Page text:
Jerusalem by Alan Moore

Guillermo Stitch

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Jun 4, 2018
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#1
It just struck me today that I hadn't discussed this book with anyone here so I came on absolutely convinced there would be a thread on it—I mean, of course there would be—but I can't see one anywhere.

I finished it not long ago. One of the reads of my life and I'm a) horribly picky and b) no spring chicken.

I am still reeling. It is a magnificent, utterly magical book. Monumental in the best sense of the word—since it is a monument both to Northampton and to the art of writing. On more than one occasion in my reading I felt as though I had been nudged up a cognitive level or three. Scalp-tingling, ear-buzzing, synapse firing stuff.

Has anybody read it?
 

HareBrain

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#2
Its size put me off when it first came out, and I've forgotten about it since. I might give it another look when I've got through the current crop of reads, but that's a lot of words.

What other works of his does it compare to? Or other works by anyone else, for that matter?
 

Guillermo Stitch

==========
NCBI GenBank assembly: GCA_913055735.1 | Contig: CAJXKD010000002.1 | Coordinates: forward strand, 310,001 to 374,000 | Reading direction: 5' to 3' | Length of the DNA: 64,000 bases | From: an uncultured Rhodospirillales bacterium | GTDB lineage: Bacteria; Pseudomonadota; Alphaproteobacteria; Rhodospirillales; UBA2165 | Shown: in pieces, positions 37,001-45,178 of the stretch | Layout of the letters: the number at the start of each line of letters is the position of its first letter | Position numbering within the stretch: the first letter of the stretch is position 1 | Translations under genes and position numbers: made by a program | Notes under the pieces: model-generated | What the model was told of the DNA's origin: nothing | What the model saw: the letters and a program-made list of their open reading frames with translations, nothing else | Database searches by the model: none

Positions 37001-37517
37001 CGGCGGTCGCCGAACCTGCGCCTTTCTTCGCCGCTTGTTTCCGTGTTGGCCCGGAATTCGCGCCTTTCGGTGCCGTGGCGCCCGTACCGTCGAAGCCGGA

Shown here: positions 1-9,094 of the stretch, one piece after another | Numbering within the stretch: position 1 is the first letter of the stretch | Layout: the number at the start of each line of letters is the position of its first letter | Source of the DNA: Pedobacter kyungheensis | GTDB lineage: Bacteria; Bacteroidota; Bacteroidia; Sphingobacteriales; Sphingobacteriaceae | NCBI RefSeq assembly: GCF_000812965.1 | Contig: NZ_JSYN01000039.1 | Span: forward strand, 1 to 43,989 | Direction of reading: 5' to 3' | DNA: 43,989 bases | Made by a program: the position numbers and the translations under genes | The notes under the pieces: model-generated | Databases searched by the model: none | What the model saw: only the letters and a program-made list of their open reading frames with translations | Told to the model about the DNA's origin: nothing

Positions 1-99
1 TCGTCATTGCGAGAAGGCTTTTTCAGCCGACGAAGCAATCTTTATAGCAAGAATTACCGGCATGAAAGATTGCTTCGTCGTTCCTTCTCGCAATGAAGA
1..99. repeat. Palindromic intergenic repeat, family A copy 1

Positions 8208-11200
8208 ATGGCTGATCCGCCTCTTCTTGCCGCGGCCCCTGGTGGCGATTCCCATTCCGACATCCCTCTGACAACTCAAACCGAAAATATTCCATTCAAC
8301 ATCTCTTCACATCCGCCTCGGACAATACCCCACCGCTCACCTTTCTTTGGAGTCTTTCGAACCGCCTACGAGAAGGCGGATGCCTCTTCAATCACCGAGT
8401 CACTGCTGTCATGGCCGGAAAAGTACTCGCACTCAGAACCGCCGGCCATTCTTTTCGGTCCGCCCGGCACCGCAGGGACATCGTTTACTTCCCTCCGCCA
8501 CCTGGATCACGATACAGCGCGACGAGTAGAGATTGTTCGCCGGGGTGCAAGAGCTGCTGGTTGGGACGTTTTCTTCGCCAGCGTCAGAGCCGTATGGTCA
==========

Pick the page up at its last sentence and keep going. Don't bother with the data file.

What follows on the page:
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#4
He has only written two novels and there is an obvious comparison to make—both find their beginnings in a place, Northampton.

His earlier novel, Voice of the Fire, can be seen as a forerunner/prototype of Jerusalem. In my opinion, anyway.

As far as comparisons to other books, then I honestly can't think of a direct book-to-book one, but what I could say is that, within the varying styles and techniques that Moore uses in the course of Jerusalem, you could talk about Joyce, about Beckett but also about Enid Blyton and through it all runs the kind of stately, magical lucidity that I might also associate with Ursula Le Guin, not to mention established preoccupations of Moore's (I believe) like Lovecraft, the occult etc

It's brilliant to the degree that I had a mini bout of depression when I'd finished, and briefly considered burning everything I've written.
 

hitmouse

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#9
Presumably this is Jerusalem as in dark satanic mills, rather than a historical novel about the Holy Land.
 

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